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Trust. Betrayal. Deception. In the C.I.A. nothing is what it seems.
A brilliant young CIA trainee is asked by his mentor to help find a mole in the Agency.
Roger Donaldson gave us a rather predictable espionage thriller that although polished and palpable turned itself inside out with too many twists and turns.
Al Pacino plays a C.I.A instructor who attempts to recruit a young and inspired M.I.T computer genius with a tempestuous nature and a chequered family history. Originally uninterested our James played by Colin Fecking Farrell is intrigued by the offer after mention of his father's former life as a spook. The usual aptitude tests and scenarios are played out and James excels until his relationship with a fellow recruit played by the gorgeous Bridget Moynahan unhinges his stoic demeanor. With some neat conspiracy ideas and typical espionage spy-shit this does hurtle along at a fair old…
Not a bad spy thriller until the end, which is quite frankly the stupidest thing ever.
If the CIA were really that thick then America could be overturn by 3 dogs and a blind goldfish.
Noting is what it seems.
This review reportedly contains spoilers. I can handle the truth.
The Recruit is a typical run-of-the mill, standard spy thriller. You know, the typical "who is conning who" plot, and the inevitable plot twist towards the end.
It's smartly executed by Roger Donaldson, and serves as okay entertainment, but other than that... meh, nothing special.
Sometimes a film can be its own worst enemy, such as The Recruit which plays the cinematic equivalent of 'cry wolf'. Simply put, this espionage drama from Roger Donaldson attempts to pull a series of rugs from under our feet so many times that you may find yourself tiring of its central schtick, as crucial as it is to the movie's central ideas of manipulation and what lies at face value. Yet for a picture that prides itself on trying to stay one step ahead of its audience, the result is a far more routine piece of work that is actually rather easy to predict in many places, ultimately moving away from being a fresh take on the spy thriller…
Really picks up towards the end.
Passable early 2000s spy thriller. Very reminiscent of the TV show, Alias, but with a dashing Colin Farrell as the young CIA recruit and Al Pacino as the aloof father-figure.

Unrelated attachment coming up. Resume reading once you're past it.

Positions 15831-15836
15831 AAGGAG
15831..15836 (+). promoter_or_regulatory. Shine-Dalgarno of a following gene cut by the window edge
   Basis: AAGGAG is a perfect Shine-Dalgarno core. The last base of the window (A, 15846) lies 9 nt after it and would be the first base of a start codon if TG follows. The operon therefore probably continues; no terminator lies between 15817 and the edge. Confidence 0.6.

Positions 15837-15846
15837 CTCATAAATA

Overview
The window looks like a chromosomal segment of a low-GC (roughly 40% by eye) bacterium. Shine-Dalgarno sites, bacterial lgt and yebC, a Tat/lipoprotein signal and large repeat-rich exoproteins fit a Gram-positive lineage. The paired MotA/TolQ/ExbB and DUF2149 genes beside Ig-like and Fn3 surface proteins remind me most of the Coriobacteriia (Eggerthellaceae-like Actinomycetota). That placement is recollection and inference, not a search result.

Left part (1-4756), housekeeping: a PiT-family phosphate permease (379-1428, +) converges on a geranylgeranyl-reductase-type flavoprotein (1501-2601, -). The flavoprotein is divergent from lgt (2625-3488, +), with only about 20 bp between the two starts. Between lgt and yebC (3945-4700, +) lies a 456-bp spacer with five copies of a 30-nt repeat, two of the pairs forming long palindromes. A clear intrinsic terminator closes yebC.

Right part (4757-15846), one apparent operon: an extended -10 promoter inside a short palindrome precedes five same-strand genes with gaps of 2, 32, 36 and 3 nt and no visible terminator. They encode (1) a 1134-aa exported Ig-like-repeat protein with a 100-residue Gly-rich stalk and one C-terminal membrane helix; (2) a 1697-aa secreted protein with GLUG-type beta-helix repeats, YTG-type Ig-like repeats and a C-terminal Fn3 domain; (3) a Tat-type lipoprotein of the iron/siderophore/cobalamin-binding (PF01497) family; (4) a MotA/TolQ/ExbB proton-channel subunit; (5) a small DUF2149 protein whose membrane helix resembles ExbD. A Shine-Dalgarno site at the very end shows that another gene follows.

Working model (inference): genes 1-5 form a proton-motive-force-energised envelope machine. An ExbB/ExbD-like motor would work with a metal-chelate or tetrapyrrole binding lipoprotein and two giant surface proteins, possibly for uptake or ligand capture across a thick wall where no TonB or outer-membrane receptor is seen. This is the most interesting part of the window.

Exactly as twisty/turny as you might expect, but comedy gold when the computer hackery commences. We don't climb to Jurassic Park's lofty heights of "It's a Unix system! I know this!", but we get a very acceptable "Listen to me, this is what I do! Programs! Code!"
I love that shit. I wonder if I could be a CIA field agent. After all, it's what I do! Programs! Code!
The lack of chemistry and intensity between the lead actors is particularly striking.
What a twist!
Not a great duo! i watched it and it was nice - nothing more - three stars for Pacino, that's all
yeesh, who's recruiting who...am i right?
Let's be clear, this film would be pretty poor if it wasn't for the gloriously hammy, wonderfully scenery chewing performance from the great Al Pacino.
He gurns, yells, screams, whispers, pauses and rants his way through this film, making it an utter joy to watch whenever he's on screen.
Yes, the plot is predictable, not to mention very similar to Training Day. Yes, Colin Farrell isn't that great in it. Yes it is probably a bit too long. But forget all that, and enjoy the film for its Pacinoisms (aside from a HOOHA! they're all here).
God bless ya, Al.
Always being a fan of Pacino's work, but rarely of Farrell's, I put off seeing this movie for 12 years. When searching for a movie to watch I finally decided to blow the dust off of this one and give it a try. I wish I could say that it was well worth the wait or I wish I would have seen this on the big screen, but alas, neither statement would be true. The movie was entertaining, but all too predictable in most cases. It did manage to elude one outcome that I thought would come to fruition, but on the other predictions that I had brewing in my head, they all materialized one at a time to no surprise. Again, it is entertaining none the less. I've seen many more movies that are a complete waste of time. This one does not fall into that category, it is just a plain mediocre movie. Not bad, not great.
"The Recruit" is a film with a very intriguing and exciting premise that doesn't quite deliver. The first half deals with new recruits and their initiation into the Central Intelligence Agency. "On the Farm," they learn the best techniques, the most high-tech gadgets, and the covert livelihood of a C.I.A. agent.
This setup is the strongest part of the film, entering the C.I.A. as a rookie, not knowing what is a test and what is real. Farrell is the whipping boy of the boss (Pacino), but it's because he may actually possess an extraordinary quality. Couple this with Farrell's intense desire to find out about his father (who may or may not have been in the C.I.A. as well).
What I remember is Al Pacino is A recruiter who eventually reveals to be the bad guy. also Some Mentioning of Cat's Cradle
For the most part, this was a well-done and engaging film. Good performances, with a lot of intrigue in it. Unfortunately, during the last act it sorta crumbles away. The payoff wasn't what I expected, and it felt more cliché than I thought it would. Still, points for holding my attention for most of the two hours.
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